– November 12, 2020 Reading Time: 2 minutes

Note: The Everyday Price Index for October is based on incomplete data due to restrictions on data collection by Bureau of Labor Statistics personnel because of the Covid-19 outbreak.

The AIER Everyday Price Index fell 0.1 percent for the month of October while the more encompassing Consumer Price Index was unchanged for the month (on a not-seasonally-adjusted basis). The fall in the Everyday Price index follows five consecutive increases from May through September. Over the past year, the Everyday Price Index is up just 0.5 percent.

The Everyday Price Index including apparel, a broader measure that includes clothing and shoes, also fell 0.1 percent in October following a 0.3 percent rise in September. The index is unchanged over the 12 months through October 2020. Apparel prices fell 0.2 percent on a not-seasonally-adjusted basis in October and are down 5.5 percent over the past year.

The largest contributors to the Everyday Price index in October had offsetting impacts. Food at home (groceries) was up 0.2 percent for the month, contributing 5 basis points while prices for food away from home (restaurants) rose 0.3 percent, also contributing 5 basis points. Telephone services prices (primarily wireless phone services) rose 0.3 percent for the month, adding 2 basis points. These were more than offset by a 1.6 percent drop in gasoline prices for the month.  The drop reduced the Everyday Price Index by 13 basis points.

The Consumer Price Index, which includes everyday purchases as well as infrequently purchased, big-ticket items and contractually fixed items, was unchanged on both a seasonally-adjusted and a not-seasonally-adjusted basis in October. Over the past year, the Consumer Price Index is up just 1.2 percent. Food and energy prices rose in October with food prices up 0.2 percent and energy prices gaining 0.1 percent. For the Consumer Price Index excluding food and energy, the index was unchanged for the month after seasonal adjustment while the 12-month change came in at 1.6 percent.  

Within the core, core goods prices fell 0.2 percent in October and are up 1.2 percent from a year ago while core services prices rose 0.1 percent for the month and are up 1.7 percent from a year ago. Among the increases in core goods were new vehicle prices, up 0.4 percent, and alcoholic beverages, up 0.3 percent. Medical care commodities fell 0.8 percent for the month. Within core services, car and truck rentals were up 7.4 percent for October (and 9.7 percent from a year ago) while airline fares rose 6.3 percent for the month (but are down 20.0 percent over the past year). Motor vehicle insurance prices continued to fall, dropping 2.3 percent in October and 7.1 percent from a year ago.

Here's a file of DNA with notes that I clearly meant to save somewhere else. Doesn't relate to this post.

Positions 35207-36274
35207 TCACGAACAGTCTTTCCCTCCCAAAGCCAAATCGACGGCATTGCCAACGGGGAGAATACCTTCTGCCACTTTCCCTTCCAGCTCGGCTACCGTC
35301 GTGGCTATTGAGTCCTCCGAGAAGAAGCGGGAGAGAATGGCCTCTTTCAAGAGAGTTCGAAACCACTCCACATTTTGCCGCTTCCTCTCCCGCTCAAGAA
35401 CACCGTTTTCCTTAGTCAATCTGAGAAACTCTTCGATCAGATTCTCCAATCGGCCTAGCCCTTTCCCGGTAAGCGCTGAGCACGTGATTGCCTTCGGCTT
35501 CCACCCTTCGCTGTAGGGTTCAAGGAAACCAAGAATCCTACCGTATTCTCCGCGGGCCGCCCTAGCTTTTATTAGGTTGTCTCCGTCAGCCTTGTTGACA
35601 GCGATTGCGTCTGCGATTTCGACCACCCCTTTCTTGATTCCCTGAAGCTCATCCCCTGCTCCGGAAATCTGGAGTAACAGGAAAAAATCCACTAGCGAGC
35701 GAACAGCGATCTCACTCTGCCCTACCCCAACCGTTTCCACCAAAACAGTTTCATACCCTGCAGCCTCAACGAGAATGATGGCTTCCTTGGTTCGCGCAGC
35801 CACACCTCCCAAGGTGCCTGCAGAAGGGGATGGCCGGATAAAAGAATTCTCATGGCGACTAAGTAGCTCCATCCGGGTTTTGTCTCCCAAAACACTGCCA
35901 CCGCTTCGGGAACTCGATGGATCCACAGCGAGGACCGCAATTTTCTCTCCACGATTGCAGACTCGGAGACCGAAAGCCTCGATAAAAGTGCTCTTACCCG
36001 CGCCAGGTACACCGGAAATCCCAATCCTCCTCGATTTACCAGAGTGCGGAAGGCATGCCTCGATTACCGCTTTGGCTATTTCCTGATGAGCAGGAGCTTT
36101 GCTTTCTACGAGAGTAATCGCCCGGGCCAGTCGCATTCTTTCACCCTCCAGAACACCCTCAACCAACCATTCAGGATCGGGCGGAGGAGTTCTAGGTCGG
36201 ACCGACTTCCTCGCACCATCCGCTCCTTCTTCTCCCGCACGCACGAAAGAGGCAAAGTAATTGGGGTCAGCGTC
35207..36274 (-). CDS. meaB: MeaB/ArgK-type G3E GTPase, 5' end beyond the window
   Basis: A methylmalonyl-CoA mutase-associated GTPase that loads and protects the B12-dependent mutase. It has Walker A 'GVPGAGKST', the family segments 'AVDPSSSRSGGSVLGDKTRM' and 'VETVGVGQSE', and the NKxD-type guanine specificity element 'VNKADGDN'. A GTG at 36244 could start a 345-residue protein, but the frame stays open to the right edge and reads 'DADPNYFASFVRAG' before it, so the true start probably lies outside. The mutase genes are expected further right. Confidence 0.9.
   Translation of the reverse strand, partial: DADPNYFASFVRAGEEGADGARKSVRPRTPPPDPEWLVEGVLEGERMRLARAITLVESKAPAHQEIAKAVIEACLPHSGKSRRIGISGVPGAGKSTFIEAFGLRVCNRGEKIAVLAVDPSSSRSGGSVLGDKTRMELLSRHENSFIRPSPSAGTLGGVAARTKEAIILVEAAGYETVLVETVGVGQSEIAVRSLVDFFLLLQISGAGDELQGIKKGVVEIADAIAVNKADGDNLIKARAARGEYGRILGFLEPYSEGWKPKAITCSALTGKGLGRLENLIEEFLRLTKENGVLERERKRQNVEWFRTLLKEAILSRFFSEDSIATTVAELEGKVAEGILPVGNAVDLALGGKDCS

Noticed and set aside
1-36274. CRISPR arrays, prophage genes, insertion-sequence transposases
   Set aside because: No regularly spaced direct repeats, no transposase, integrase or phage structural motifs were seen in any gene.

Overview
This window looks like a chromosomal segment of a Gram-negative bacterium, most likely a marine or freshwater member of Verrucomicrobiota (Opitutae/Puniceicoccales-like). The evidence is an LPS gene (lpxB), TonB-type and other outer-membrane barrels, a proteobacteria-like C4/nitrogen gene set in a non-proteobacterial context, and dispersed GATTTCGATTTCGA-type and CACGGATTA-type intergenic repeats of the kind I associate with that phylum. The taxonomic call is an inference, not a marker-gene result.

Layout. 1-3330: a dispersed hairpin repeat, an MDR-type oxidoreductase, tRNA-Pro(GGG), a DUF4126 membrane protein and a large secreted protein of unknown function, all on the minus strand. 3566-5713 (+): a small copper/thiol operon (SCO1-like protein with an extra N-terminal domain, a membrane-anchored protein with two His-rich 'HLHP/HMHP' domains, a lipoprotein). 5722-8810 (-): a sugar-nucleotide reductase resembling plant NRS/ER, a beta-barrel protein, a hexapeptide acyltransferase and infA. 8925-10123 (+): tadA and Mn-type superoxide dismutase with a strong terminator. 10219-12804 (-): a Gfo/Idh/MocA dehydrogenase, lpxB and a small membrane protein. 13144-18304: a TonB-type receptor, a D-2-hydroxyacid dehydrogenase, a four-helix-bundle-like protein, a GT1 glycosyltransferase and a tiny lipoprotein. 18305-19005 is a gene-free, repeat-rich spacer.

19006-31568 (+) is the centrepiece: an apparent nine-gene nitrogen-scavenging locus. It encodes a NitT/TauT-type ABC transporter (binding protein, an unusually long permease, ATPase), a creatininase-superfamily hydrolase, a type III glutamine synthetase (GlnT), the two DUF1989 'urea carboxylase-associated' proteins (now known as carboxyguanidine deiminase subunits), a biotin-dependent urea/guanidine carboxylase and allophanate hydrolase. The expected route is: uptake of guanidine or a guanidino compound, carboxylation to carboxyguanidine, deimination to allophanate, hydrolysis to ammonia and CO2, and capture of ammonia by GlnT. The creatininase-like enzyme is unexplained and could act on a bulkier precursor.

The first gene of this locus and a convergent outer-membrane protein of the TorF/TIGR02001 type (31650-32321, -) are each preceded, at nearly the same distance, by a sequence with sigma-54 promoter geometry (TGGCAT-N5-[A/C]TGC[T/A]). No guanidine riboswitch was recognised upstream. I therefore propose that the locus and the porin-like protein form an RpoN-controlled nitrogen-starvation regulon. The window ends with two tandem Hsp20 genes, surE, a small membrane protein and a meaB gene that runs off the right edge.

Overall price pressures remained moderate in October as economic activity remains distorted by government restrictions on businesses and consumers. However, shifting consumption patterns are likely to make relative price changes somewhat more volatile.

Robert Hughes

Bob Hughes

Robert Hughes joined AIER in 2013 following more than 25 years in economic and financial markets research on Wall Street. Bob was formerly the head of Global Equity Strategy for Brown Brothers Harriman, where he developed equity investment strategy combining top-down macro analysis with bottom-up fundamentals.

Prior to BBH, Bob was a Senior Equity Strategist for State Street Global Markets, Senior Economic Strategist with Prudential Equity Group and Senior Economist and Financial Markets Analyst for Citicorp Investment Services. Bob has a MA in economics from Fordham University and a BS in business from Lehigh University.

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